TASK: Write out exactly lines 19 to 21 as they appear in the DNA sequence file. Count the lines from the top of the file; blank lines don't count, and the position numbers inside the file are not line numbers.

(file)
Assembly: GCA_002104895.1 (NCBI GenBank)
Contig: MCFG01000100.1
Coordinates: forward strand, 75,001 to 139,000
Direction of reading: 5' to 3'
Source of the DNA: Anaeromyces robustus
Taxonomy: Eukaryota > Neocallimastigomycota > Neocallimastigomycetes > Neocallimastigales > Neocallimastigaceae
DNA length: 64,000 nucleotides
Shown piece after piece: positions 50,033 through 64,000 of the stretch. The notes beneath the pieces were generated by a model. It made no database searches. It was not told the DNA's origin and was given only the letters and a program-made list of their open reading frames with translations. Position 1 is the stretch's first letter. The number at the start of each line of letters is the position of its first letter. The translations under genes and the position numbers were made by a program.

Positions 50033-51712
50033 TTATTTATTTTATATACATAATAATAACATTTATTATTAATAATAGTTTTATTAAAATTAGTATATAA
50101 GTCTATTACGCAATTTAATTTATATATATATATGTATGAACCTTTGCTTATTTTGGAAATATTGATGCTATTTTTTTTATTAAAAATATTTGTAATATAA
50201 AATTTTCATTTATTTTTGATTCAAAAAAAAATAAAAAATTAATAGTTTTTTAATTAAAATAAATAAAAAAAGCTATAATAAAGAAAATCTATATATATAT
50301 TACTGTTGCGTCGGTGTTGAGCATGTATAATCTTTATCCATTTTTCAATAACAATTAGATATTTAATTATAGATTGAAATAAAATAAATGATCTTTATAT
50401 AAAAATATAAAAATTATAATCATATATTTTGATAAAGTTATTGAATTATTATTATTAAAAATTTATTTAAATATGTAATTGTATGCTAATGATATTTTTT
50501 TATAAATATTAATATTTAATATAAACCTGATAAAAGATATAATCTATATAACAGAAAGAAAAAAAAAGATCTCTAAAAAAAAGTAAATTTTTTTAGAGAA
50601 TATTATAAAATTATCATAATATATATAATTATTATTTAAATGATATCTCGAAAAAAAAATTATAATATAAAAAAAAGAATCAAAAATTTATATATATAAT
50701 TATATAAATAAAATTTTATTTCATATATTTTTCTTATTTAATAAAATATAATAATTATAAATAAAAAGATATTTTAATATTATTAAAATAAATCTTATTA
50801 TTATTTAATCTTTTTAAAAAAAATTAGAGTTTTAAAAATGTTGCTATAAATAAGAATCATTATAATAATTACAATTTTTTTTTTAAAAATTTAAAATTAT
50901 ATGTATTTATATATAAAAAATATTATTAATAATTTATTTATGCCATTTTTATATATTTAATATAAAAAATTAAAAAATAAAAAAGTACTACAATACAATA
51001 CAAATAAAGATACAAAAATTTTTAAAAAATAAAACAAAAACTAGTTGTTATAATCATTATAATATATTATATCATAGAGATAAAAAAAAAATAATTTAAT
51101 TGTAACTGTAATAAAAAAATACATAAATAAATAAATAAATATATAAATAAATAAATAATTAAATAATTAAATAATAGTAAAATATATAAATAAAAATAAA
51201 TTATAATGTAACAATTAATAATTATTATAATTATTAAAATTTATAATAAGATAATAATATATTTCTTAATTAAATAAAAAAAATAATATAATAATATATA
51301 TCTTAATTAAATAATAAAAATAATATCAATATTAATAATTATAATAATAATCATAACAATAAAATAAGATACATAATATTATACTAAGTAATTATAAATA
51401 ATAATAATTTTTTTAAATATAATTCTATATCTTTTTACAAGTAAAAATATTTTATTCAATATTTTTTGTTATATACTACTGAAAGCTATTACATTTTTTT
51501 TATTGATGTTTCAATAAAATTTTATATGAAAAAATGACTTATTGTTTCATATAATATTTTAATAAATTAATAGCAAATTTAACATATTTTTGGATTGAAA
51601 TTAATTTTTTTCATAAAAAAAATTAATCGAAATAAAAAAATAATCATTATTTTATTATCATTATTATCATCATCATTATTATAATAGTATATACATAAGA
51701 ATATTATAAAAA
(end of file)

50901 ATGTATTTATATATAAAAAATATTATTAATAATTTATTTATGCCATTTTTATATATTTAATATAAAAAATTAAAAAATAAAAAAGTACTACAATACAATA
51001 CAAATAAAGATACAAAAATTTTTAAAAAATAAAACAAAAACTAGTTGTTATAATCATTATAATATATTATATCATAGAGATAAAAAAAAAATAATTTAAT
51101 TGTAACTGTAATAAAAAAATACATAAATAAATAAATAAATATATAAATAAATAAATAATTAAATAATTAAATAATAGTAAAATATATAAATAAAAATAAA